PC Nerding

AI Art

Months passed since last post, again, life didn’t give me enough free time to goof around. The new cool internet fad is generative AI Art. You write a prompts and an AI tries to guess and creates art for you. I tried a bunch, each has different way to interpret your stuff, each has a different art style, unless you specify in a detailed way what kind of image and style you are looking for.

Here’s a list of what I tried until now, all with an example prompt of cute cow logo, round background shape, pastel colors. My current logo is a paid stock image and I won’t replace it as I like it a lot, but as you can see most AI results here are actually pretty good, something one could professionally use.

The only one truly free, formerly know as DALLE-E mini.
Each prompt generates 9 images.

Another free AI. Faster and higher quality than Craiyon, but results are less accurate. Each prompt generates 3 images.

No longer available.

50 Free credits. 15 free credits each month. $15/115 credits. Each prompt or variation consume 1 credit and generate 4 images.
Requires registration and waiting for an invite.

25 minutes (around 25 prompts). Then montlhy sub starting at $10 for 200 miniutes (200 prompts). Each prompt/variation roughly use a minute and generates 4 images.

Stable Diffusion
Online beta with 200 free prompts. Then 10Ā£ for 1k prompts. Each prompt generates one image.
Stable Diffusion is actually Open Source, so you can run it locally if you have a recent high VRAM (10 gb recommended) Nvidia GPU.
Little SD update: . Here’s a link to a noob proof guide for installing SD on your pc, optimized for 6GB VRAM cards and with a low memory (4GB VRAM) mode.

2022 Oct 16: An update a couple months later

I’ve used all of these for a while, I’d say there’s no winner, each have different strengths. In my opinion:

Craiyon is free and basically a toy compared to the others.
Enstil died like a week after this post.
Dall-E2 is great for art, impainting and outpainting features
MidJourney has the best “artsy” art.
Stable Diffusion is the most versatile but the hardest for a newbie to get into, it’s the last one I named but it’s the one I used the most for two reasons. First reason: I can run it locally or I can use all the available online ML services (I mostly use Google Colab and Paperspace Gradient, but there are more like or when you need a more powerful GPU. Second reason: you can use Dreambooth to train a custom model for your Stable Diffusion install, I trained it on my own face and use it to make fake photos and art. I’ll let the pics speak for me.

PC Nerding

Favourite folder in KeePass

First of all, all due credits go to this post by Mark on Sourceforge, many thanks to this unsung hero of the web.

Seven years ago I made a smallish tutorial on KeePass, as my password database grew I started adding multiple groups and sub-groups and my most used passwords ended up being buried and requiring too many clicks.

Seven years later I decided it was time to have them readily available on when I open the database, but I didn’t want to lose my neatly organized passwords. Thanks to Mark today I will show you how to add a “Favourites” view to KeePass, using KP’s triggers.

Default boring KeePass window
Favourites shown on the starting page and a “Show Favourites” button to instantly load that view.
3D Printing Nerding

Learn how to make more cool Christmas lithophanes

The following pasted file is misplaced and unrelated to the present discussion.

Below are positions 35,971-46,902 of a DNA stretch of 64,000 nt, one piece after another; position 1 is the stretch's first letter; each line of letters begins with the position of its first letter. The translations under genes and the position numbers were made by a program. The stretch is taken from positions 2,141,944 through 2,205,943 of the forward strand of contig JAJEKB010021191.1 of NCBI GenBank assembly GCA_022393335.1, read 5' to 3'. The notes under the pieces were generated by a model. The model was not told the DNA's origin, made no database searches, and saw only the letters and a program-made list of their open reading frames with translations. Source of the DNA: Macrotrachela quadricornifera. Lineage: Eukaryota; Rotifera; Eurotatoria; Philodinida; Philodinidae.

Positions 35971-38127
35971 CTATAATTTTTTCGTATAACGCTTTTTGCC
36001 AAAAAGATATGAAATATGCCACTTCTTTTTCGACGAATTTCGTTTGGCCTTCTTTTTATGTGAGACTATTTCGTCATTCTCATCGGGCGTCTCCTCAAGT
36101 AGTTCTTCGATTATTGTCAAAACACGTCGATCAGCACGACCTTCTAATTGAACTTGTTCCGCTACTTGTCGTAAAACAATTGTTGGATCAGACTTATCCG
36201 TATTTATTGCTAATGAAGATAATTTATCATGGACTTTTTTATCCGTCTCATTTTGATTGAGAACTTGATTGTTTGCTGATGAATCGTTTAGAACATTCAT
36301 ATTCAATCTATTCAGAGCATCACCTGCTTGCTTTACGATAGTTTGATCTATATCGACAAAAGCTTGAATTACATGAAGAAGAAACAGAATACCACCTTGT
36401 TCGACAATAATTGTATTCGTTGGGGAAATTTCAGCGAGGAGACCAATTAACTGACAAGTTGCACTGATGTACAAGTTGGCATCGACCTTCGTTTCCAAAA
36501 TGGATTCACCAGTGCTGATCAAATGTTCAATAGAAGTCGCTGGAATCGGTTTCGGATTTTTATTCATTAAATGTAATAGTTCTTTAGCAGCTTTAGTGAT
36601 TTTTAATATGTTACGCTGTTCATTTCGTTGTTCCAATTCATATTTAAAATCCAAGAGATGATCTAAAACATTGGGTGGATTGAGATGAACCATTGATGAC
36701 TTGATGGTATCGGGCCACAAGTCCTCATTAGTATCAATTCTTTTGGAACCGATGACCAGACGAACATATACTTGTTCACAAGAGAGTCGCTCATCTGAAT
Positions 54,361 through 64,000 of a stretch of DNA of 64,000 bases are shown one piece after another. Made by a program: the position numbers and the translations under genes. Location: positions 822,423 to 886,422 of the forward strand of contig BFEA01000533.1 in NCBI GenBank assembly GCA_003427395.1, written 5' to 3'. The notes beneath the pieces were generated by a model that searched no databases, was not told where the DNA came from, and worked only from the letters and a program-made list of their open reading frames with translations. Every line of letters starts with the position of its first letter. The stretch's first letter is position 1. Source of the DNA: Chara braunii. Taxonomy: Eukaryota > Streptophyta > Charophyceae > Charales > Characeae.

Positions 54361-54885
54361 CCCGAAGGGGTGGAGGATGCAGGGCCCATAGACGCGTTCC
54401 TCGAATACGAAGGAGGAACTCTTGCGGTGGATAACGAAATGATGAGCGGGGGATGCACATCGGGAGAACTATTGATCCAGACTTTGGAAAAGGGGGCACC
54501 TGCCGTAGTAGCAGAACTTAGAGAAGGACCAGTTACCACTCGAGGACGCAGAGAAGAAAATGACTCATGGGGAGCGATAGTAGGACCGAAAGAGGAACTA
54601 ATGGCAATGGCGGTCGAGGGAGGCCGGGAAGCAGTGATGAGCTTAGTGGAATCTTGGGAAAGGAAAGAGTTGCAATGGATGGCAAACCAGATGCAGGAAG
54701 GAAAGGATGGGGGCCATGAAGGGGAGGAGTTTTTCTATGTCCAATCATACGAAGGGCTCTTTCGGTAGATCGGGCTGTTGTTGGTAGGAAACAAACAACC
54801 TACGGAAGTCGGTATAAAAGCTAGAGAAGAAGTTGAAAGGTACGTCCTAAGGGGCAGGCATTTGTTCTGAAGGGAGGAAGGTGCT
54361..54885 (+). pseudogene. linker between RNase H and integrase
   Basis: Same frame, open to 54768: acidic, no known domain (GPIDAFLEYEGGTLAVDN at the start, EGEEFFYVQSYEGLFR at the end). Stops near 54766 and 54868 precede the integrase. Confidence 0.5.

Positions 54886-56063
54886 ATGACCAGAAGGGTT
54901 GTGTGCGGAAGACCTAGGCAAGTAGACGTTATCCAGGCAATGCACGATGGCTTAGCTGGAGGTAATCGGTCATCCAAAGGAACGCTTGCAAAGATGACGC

Clickbaity title, isn’t it? This year, and this time in time for Christmas, I want to show you another great lithophane generator. A couple years ago I posted Make your own Christmas Lithophane decoration about making spherical lithophanes you could hang on your Christmas tree. In accordance with EU laws to avoid any kind of personal data handling I don’t track users at all and I don’t keep any kind of metric, but it’s my most commented post so far, so I guess people like and make these a lot.

Now let’s cut the small useless talk and get to the point: Go to to see the new lithophane generator I’m talking about. It’s more feature-complete than the one I used in the earlier post, keep in mind this does not mean “it’s better”, for some people the other one is simpler and easier to use. This time I won’t be explaining every single feature of this editor, it has too many for lazy Muu? to show you. As you will see from the screenshot below, it does feature a preview window

itlitho screenshot
You can actually preview the model as you edit it!

It’s Litho profile examples

What I’m showing you today is a bunch of examples, one using led tealights, one using the old Christmas ball decoration led and one that can use both lights. The best part of this site is that allows you to save and share profiles, you can see in this preview what my creations look like and access the relative profile directly by clicking on it.

Image formats and lithophane lights

Regarding image format, for the first two profiles I kept the same 4:1 ratio reusing my previous dog photo collage, while for the Holy Bell I made a new 2:1 image with my town’s Basilica (Church) Patron Saints Antonio Abate and Francesca Saverio Cabrini. More details on them on Wikipedia (in Italian) if you actually care.

The led candle lithophane uses these candles, the Christmas tree lithophanes use these shitty small led lights (the same 1-hour LEDs we used in Make your own Christmas Lithophane decoration, if you bought a 30 pack like me and have a surplus), the Holy Bell one can actually use both, making for a great standalone light or Christmas tree decoration.


Now what kind of asshole blogger would write a 3D printing post without sharing the actual results? Here’s a small preview and a video of the flickering led candle.

I hope you like these lithophanes too!